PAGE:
by Julia Marchand
Since the early 1990s, the Swiss-born, Hong Kong based collectors Monique Burger and her husband have been building up a significant collection with an emphasis on Euro-American, Indian and Asian art. It boasts more than 1000 works from 120 artists – Atul Dodiya, Wim Delvoye, Tracy Emin, Gang Zhao, Ryan Gander, Chitra Ganesh, Goldbert and George, Douglas Gordon, N.S. Harsha, Zarina Hashmi, Jitish Kallat, Reena Saini Kallat, Bharti Kher, Liu Wei, Nalini Malani, Vik Muniz, Shirin Neshat, Julian Opie, Richard Prince, Mithu Sen and Ranbir Kaleka, to name a few.
Since 2005, the holdings of this collection have been available online on the Burger Collection (BC) website. In 2009, Monique Burger decided to bring her collection to a broader public by turning it into a four-part exhibition titled ‘Quadrilogy’. Entirely self-funded, the exhibition and on-going research project are under the curatorial leadership of Daniel Kurjaković who proposed four aesthetic ideas to underscore the exhibition program: Subjectivity, History, Narration and Language. After the show ‘Conflicting Tales, Subjectivity’ (‘Quadrilogy’, Part I) in Berlin, the BG Collection is currently preparing for the next stop of the exhibition in Hong Kong. In addition to this major curatorial undertaking, The Burger Collection has organised seminars (including AAA’s Backroom Conversations at ART Hong Kong and the self-organised ‘Showing Without Telling’ seminar in Switzerland), launched Torrent magazine and is a patron of Para/Site and AAA (Asia Art Archive) in Hong Kong, KHOJ Alternative Space in New Delhi and the Kunsthalle Zürich. Monique Burger, Daniel Kurjaković and Linda Jensen (curatorial assistant) give us a better insight into their various activities.
Julia Marchand (JM): What prompted you to turn your substantial collection into the four-part exhibition project ‘Quadrilogy’?
Monique Burger (MB), Daniel Kurjakovic (DK) & Linda Jensen (LJ): With the need to make the works accessible, we started to devise a public-oriented endeavour which would allow us to make the works more readily available to the art system and art communities, and at the same time explore the radically present function of a private collection.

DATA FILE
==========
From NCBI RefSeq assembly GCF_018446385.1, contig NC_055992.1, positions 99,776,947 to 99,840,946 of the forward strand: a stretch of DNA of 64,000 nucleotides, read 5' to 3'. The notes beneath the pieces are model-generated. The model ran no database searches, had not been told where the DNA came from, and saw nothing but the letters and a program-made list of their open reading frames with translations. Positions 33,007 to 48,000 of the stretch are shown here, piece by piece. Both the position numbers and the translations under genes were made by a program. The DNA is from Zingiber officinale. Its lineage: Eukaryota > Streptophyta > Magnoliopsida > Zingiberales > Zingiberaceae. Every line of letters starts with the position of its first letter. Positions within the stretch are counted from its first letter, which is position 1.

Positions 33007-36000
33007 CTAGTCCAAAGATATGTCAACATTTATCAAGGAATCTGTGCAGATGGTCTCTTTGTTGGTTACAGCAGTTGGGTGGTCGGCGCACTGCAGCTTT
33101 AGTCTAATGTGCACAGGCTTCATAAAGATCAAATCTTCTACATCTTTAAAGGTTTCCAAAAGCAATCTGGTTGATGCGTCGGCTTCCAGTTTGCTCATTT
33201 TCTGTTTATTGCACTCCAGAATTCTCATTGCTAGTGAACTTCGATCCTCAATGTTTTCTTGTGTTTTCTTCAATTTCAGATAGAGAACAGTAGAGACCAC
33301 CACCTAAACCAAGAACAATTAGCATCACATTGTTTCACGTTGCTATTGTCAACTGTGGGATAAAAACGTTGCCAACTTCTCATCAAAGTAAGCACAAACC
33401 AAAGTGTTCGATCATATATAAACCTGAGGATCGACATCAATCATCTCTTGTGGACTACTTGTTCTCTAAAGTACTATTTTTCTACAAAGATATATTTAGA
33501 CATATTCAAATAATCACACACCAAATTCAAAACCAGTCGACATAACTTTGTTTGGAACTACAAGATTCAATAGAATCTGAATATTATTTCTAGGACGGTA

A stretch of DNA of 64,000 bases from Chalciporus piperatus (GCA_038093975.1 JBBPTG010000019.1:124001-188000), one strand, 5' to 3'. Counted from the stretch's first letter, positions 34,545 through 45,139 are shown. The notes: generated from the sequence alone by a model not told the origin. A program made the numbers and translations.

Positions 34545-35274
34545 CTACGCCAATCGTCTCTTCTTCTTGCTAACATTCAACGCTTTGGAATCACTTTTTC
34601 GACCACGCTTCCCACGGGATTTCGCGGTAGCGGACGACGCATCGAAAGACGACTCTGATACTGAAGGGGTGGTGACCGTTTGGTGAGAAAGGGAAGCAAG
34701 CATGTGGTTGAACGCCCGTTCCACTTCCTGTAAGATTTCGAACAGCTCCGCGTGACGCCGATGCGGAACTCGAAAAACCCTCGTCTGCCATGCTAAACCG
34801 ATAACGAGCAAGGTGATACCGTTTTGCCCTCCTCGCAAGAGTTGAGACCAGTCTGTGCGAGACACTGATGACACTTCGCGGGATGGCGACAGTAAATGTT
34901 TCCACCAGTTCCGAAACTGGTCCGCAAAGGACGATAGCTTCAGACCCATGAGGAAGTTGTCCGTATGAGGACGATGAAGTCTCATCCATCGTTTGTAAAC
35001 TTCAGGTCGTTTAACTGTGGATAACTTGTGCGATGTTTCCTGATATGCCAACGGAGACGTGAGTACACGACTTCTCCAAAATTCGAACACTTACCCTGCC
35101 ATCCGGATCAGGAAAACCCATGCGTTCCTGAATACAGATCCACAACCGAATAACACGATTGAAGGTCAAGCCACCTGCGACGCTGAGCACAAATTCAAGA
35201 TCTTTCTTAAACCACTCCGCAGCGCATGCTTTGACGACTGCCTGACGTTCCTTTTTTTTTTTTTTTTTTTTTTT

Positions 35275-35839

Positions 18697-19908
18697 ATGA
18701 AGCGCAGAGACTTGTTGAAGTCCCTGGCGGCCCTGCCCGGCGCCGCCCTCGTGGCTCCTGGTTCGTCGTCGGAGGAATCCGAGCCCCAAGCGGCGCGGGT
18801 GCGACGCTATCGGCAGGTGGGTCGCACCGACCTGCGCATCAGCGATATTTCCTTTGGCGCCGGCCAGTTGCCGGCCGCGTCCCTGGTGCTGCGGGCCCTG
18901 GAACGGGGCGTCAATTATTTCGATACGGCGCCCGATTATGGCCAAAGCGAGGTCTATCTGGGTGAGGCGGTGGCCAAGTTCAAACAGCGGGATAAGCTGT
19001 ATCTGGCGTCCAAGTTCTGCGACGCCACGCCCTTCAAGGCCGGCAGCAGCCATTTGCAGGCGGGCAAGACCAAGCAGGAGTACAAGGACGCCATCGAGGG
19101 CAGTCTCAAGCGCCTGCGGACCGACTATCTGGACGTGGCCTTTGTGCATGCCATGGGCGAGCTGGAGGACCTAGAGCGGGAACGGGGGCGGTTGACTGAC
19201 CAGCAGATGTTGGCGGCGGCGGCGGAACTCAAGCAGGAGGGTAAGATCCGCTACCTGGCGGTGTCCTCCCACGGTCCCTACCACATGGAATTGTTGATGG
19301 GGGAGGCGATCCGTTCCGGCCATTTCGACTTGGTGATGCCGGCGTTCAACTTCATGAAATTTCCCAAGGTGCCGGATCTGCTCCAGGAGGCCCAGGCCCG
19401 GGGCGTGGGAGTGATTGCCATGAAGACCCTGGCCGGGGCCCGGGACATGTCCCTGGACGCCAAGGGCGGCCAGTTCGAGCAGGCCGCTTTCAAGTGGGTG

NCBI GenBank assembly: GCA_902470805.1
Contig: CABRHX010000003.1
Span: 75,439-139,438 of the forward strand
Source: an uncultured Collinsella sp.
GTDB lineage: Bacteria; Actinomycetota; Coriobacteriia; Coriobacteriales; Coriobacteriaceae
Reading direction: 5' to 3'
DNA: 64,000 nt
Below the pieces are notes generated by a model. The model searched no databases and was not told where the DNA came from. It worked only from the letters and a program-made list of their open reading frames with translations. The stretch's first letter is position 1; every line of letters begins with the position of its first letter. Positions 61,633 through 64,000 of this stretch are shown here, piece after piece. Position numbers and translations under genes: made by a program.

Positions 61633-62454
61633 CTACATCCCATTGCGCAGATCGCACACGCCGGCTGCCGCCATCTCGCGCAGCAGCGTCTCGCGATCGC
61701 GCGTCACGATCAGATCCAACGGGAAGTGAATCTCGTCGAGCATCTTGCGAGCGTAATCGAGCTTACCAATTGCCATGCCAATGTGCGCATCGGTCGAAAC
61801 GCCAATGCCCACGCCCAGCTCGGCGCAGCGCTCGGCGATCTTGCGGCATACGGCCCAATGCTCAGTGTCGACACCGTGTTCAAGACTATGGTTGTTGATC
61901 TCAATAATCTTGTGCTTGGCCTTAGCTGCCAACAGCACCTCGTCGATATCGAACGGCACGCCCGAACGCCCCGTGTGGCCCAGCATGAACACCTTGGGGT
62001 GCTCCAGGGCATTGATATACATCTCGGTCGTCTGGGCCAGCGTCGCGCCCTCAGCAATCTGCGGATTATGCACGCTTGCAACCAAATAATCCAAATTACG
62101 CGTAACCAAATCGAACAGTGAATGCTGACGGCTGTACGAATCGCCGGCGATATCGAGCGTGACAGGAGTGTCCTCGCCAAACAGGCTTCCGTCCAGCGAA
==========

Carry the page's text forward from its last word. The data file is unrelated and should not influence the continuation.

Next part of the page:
JM: Time is an important parameter to take into account when building and exhibiting a private collection. How many years ahead do you plan each part? Have you listed all artists participating in the upcoming exhibitions?
MB, DK & LJ: ‘Quadrilogy’ is a platform to test the innumerable aspects of the question: ‘What could be a thoroughly contemporary meaning of the private collection?’ We move ahead in various directions, be it in our co-partnering initiatives or with our research projects, and at the same time plan exhibitions up to 3-5 years in advance. We also allow ourselves to act relatively spontaneously if artists need us, which we believe is one and certainly not the only essential characteristics of a private endeavour.
JM: Do the different aesthetic ideas in ‘Quadrilogy’ reflect already existing themes in the collection that contains artworks from different regions? Did you have to commission new pieces for ‘Quadrilogy’ according to the defined themes?
MB, DK & LJ: In the best sense, the four topics are pretexts to transform or channel the abundance of works into a platform of readable concern. One of their main qualities is to make art from very different regions comparable and to gain geographically and geopolitically precise notions, thereby also discovering the differences (so not really about universalism). Commissioning new pieces is one of the most gratifying parts of exploring the question of multi-regionality. Building up an exhibition involves long-term research before we actually do a show, and is just one of the many instruments keeping the discussion alive in the art world.
JM:This year at Art HK, your organised a panel discussion entitled ‘The Collection as Social Sculpture’ where you discussed how a private collection could go beyond acquiring, storing and lending work to become more broadly ‘enmeshed in the social fabric’. Do the key ideas behind ‘Quadrilogy’ respond to this?